North Korean government claims it has conducted hydrogen bomb test
North Korea says it has successfully carried out a hydrogen bomb test in a region of the country where it conducted three previous nuclear tests.
A televised North Korean statement confirmed the test was a hydrogen bomb test in an area northeast of the reclusive country.
The test took place at 10 a.m. local time, the regime said in a televised statement.
The seismic event, which measured the event at a magnitude of 5.1, occurred 19 kilometers (12 miles) east-northeast of Sungjibaegam, the United States Geological Survey said.
South Korean foreign ministry hastily convened an emergency meeting, and officials in Japan were also holding discussions.
North Korea's internationally isolated regime is a heavily militarized state with a huge standing army of 1.2 million active soldiers and 7.7 million reservists.
But its conventional weaponry is dated, with limited effectiveness, and it has looked to developing its nuclear capabilities to project power internationally.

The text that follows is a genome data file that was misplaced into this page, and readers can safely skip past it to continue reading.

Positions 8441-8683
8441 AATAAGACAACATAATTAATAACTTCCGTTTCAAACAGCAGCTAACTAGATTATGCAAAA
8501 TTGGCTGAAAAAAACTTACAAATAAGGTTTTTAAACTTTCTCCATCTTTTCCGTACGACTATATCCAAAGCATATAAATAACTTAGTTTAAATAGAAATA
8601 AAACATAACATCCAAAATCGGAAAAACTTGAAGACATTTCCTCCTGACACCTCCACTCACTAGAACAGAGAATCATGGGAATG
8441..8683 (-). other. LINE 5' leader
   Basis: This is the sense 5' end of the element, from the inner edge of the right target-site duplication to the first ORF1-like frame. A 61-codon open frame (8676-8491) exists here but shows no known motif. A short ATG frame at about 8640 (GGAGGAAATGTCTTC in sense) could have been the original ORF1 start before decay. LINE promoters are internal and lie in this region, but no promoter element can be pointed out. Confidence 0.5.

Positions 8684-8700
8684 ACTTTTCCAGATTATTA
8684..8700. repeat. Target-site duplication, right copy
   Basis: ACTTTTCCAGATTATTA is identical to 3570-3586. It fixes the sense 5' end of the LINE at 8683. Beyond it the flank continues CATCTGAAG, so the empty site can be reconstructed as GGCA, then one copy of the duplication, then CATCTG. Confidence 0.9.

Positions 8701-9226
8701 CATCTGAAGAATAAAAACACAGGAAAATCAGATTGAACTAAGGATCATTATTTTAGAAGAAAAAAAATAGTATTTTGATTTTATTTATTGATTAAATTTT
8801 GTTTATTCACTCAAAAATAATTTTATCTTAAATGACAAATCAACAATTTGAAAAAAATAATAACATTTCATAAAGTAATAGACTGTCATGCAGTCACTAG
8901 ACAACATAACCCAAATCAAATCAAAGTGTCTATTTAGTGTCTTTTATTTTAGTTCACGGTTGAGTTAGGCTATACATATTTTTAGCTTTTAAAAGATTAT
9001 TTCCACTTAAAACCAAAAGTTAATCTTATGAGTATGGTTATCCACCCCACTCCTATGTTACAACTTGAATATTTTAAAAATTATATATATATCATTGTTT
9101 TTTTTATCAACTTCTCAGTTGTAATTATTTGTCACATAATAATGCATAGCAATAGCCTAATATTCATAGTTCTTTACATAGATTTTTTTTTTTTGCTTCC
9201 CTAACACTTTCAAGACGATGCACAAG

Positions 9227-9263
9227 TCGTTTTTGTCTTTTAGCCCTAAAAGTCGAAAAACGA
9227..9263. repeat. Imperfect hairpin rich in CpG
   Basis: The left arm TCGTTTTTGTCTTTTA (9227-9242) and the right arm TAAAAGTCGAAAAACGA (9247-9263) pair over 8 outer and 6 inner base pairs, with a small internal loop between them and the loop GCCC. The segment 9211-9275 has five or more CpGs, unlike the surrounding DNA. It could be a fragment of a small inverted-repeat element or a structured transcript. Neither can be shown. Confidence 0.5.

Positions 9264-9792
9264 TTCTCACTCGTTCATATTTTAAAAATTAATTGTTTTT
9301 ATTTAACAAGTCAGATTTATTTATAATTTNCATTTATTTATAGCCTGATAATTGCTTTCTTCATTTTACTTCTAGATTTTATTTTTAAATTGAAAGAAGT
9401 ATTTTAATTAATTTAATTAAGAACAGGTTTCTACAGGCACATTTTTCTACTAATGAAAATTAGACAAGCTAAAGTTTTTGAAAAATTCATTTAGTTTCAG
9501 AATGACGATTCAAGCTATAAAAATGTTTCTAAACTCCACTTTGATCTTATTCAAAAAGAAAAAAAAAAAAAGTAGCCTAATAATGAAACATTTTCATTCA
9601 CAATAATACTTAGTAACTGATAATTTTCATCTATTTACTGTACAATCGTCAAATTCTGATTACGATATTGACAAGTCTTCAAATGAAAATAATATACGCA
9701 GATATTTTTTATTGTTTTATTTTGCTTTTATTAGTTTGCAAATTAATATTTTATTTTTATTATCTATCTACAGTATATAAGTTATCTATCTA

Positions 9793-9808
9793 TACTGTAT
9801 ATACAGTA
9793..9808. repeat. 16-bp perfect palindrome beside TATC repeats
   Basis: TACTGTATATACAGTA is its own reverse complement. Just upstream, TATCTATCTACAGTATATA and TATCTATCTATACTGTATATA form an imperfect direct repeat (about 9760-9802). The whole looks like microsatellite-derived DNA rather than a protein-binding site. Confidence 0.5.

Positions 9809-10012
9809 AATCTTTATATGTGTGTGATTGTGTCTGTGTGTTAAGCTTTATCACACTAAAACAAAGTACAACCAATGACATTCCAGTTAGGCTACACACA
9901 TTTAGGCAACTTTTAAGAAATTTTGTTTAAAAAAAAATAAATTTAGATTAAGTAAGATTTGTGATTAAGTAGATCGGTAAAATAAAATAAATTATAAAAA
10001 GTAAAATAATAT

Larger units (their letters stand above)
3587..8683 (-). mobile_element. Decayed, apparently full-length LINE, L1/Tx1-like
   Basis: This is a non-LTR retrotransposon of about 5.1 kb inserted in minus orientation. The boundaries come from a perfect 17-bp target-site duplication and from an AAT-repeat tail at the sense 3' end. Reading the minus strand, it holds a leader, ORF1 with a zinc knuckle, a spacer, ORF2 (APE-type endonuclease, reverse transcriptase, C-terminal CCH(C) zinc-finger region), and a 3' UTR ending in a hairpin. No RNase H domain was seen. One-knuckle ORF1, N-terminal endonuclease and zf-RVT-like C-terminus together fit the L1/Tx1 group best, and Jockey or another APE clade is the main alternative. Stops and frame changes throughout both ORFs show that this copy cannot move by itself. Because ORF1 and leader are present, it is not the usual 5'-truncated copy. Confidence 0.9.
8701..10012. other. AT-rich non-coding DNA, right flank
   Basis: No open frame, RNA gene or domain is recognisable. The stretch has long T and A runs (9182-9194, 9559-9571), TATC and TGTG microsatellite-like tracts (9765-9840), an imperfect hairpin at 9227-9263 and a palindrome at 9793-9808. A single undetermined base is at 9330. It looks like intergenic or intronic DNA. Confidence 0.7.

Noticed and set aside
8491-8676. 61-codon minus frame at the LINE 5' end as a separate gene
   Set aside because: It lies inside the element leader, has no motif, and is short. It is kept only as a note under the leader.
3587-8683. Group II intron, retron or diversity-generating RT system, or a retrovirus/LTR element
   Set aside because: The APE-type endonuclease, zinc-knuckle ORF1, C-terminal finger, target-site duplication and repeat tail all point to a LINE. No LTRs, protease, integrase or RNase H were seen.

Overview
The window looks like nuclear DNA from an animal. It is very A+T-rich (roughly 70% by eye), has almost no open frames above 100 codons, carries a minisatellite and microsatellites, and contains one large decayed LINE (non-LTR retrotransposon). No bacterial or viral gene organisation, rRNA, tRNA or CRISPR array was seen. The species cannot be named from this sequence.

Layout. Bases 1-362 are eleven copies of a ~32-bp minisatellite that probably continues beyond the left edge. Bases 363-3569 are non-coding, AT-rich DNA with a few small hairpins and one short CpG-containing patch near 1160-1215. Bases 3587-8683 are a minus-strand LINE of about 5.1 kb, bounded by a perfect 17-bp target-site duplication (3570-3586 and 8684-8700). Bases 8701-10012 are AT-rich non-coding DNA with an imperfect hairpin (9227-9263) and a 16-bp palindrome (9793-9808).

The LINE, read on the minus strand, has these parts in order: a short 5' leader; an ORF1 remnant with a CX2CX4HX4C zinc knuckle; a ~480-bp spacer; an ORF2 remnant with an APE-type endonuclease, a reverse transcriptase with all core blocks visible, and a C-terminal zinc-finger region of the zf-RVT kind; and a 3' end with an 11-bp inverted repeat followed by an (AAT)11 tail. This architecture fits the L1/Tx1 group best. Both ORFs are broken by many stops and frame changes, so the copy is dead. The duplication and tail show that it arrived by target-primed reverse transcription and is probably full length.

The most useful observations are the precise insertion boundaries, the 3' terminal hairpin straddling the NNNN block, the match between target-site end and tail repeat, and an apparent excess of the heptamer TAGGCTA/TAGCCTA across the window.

The country declared it had nuclear weapons in 2003, and conducted nuclear tests in 2006, 2009 and 2013.
In May last year, it said it had the ability to miniaturize nuclear weapons, a development that would allow it to deploy nuclear weapons on missiles. A U.S. National Security Council spokesman responded at the time that the United States did not think the North Koreans had such a capability.
David Albright, a former U.N. weapons inspector, told CNN last year that Pyongyang could already have 10 to 15 atomic weapons, and that it could grow that amount by several weapons per year.
He said he believed Pyongyang had the capability to miniaturize a warhead for shorter missiles, but not yet for intercontinental ballistic missiles capable of reaching the United States.